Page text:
Don’t Click That! How to Avoid Today’s Cyber Scams

Image shows a fishing hook pulling at the cord attached to a computer mouse. It accompanies a story titled "Don't Click That" about cyber scams.

Scammers have been around as long as history has been recorded. Think about the famous Trojan Horse, for example. It was a perfect scam that allowed attackers to get behind the city walls. The same is still happening, although the technology has evolved from wooden horses to digital ones. Even with the change in technology, deception, especially that which uses emotions to deceive, has not. The key to protecting yourself is simple (cue the MC Hammer song and parachute pants): “Don’t Click That!

Modern scams perpetuated through email, text messaging or social media are some of the most common and damaging scams we see. But one thing about these scams is universal: they require our participation. So, the key is to be cautious and suspicious. And Don’t Click That!

Here are some recent tricks and scams to watch for:

Social Media Deals That are Too Good to be True

A great deal on something awesome comes up on social media, maybe it is a PlayStation 5 or some adorable purebred puppies, and even better, it is on the social media page of a retailer or friend you know. 

You DM them quickly and they ask you to make a deposit via CashApp or another money service that is in someone else’s name so they can hold it for you. When you go to pick up the item, it turns out it never existed. The social media account was hacked and crooks took your cash.

Scammers are taking over social media accounts to pull off things like this. If you are sending money to anyone, even somebody you know, always make sure that it is being sent to an account that matches their name, phone number, and other associated details. Even better, text or call the retailer or friend if the deal seems too good to be true.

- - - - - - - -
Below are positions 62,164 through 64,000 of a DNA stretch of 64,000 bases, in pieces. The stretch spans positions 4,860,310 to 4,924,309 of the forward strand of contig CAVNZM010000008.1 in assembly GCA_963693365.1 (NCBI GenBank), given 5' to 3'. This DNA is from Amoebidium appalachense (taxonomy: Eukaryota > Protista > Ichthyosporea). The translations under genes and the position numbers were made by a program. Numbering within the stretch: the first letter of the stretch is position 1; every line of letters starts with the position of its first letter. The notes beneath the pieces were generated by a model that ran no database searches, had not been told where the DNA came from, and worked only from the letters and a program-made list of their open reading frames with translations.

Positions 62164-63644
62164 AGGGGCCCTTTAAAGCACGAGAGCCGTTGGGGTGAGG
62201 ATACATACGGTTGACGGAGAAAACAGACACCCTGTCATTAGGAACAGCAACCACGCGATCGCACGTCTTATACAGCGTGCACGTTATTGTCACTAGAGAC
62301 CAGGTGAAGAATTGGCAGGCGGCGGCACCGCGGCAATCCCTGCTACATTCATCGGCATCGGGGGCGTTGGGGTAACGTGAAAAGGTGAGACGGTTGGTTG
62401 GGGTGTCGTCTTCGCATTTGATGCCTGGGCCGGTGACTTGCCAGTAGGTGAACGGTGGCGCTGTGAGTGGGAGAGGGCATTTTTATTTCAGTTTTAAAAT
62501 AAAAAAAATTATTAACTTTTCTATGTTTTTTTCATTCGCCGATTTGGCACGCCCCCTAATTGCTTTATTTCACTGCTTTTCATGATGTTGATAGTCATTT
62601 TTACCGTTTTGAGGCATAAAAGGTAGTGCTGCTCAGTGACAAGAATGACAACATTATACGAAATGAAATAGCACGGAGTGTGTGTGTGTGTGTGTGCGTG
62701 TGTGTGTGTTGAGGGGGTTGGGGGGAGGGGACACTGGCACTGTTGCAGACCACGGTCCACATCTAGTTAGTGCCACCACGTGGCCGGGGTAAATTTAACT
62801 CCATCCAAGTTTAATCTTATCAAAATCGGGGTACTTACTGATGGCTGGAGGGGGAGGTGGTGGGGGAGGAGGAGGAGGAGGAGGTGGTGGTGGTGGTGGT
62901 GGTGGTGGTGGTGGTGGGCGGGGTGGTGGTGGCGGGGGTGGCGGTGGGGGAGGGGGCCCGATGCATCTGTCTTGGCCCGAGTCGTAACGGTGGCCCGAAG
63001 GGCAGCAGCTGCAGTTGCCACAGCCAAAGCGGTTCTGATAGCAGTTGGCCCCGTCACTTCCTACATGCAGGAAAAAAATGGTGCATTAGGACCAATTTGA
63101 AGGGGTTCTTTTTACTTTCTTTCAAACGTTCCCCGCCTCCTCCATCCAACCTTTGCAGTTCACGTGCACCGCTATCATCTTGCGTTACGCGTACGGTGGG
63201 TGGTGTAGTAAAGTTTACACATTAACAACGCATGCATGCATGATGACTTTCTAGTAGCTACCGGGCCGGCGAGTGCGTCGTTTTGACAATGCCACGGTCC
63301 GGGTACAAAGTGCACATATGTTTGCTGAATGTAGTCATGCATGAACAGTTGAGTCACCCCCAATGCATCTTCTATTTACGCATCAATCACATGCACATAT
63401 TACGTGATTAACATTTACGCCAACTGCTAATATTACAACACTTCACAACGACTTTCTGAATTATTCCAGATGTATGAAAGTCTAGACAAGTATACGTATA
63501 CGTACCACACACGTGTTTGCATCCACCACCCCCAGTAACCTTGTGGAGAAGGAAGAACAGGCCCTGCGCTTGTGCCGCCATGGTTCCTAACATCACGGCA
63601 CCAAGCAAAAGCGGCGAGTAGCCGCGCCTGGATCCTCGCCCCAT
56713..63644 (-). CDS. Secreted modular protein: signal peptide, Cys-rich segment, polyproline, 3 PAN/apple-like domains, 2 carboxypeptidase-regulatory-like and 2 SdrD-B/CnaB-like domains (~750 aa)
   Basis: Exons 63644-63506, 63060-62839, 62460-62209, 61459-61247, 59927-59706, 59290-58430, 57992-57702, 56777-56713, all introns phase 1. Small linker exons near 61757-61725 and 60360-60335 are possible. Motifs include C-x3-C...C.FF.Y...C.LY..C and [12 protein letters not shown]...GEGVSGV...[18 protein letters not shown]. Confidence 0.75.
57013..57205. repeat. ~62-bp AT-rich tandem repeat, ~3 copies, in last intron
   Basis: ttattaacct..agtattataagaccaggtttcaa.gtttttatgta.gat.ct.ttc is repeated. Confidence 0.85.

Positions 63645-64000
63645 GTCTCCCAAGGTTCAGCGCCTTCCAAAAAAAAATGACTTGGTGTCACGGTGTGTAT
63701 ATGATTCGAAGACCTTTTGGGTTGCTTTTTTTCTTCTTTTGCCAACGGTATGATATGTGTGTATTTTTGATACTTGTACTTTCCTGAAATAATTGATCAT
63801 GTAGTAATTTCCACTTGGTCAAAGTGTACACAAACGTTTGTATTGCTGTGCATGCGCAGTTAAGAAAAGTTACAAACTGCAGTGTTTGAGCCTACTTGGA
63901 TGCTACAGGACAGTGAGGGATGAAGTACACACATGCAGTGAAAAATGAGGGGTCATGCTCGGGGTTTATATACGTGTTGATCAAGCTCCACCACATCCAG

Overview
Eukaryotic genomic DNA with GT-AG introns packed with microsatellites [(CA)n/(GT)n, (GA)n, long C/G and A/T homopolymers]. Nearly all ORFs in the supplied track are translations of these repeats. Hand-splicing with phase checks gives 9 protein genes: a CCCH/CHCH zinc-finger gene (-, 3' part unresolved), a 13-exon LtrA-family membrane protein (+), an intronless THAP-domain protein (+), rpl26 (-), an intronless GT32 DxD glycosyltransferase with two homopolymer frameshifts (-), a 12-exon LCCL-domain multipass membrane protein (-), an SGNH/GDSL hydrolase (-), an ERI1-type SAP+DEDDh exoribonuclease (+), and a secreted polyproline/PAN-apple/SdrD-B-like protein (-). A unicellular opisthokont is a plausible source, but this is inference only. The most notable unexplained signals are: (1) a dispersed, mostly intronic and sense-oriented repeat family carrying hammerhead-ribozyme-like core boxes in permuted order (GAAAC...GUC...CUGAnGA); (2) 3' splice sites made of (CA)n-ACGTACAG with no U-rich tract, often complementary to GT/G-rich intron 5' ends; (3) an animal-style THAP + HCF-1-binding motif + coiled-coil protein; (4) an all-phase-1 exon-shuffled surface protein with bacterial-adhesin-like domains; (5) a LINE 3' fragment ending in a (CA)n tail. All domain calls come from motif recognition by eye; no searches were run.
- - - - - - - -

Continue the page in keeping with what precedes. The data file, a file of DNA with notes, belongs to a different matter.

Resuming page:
Finally, protect your own accounts with strong passwords and two-factor authentication (2FA) to keep hackers from gaining access to your account and then duping your friends and family.

Text Message Scams: Don’t Click That!

You get a text message from your bank telling you that a small debit purchase, often less than $10, has been completed from your checking account. It conveniently includes a link for you to see the details of the charge. You click on the link, log into your account, only to find there is no charge. Scammers have just tricked you into logging into a fake site that then forwards you to your bank. That fake site has stolen your username and password, which they now use to empty your account for real. 

If you get an unexpected text message that says a withdrawal or payment has been made from your account, log directly into the website, or open the banking app on your phone. If the text was legitimate, the information that you need will be available. 

Do not click links in text messages. Instead, go to a browser and log directly into the bank or retailer whom you think has just contacted you. You can quickly surmise if the communication was real or fake.

Email Security: Think Before You Click!

Cybercriminals have long used fake HR accounts to dupe employees into giving them access to a company’s network. However, it is currently time for annual reviews, raises and bonuses, so a calendar invitation can seem like a predictable and welcome message. You click on the link to accept the invitation for the meeting and enter your credentials so the meeting can be added to your calendar. You smile as you think about how well you have done this year, and about the trip to Bora Bora you will take with your annual bonus. 

Unfortunately, what you did is give bad actors access to your email account. They swiftly create email rules that forward emails with certain keywords to their other accounts, then delete or hide the original email. They use this to take over email conversations, spread malware within the organization, reset passwords on an account with access to sensitive employee information, then steal that information and use it to steal the identity of co-workers. That is a big mess that YOU caused! (How’s that bonus looking now?)

Due to losses from the breach, bonuses are canceled, and Bora Bora is not going to happen. When receiving emails, even those that are internal, be careful where links take you, especially if entering credentials.

Be Suspicious: Don’t Click That!

Clearly scams and cybercrime are here to stay, and as our lives become more digital, scammers will have more opportunities to attack us. While there are technical tools to help in the battle, learning to spot these scams and report them to social media platforms or to security teams within your organizations is the single most effective way to avoid falling for them. 

As we enter the holiday season this year, you know scammers are not taking a break, but are instead planning their own trips to Bora Bora with the money they steal from others during this season. 

KnowBe4 and Savvy

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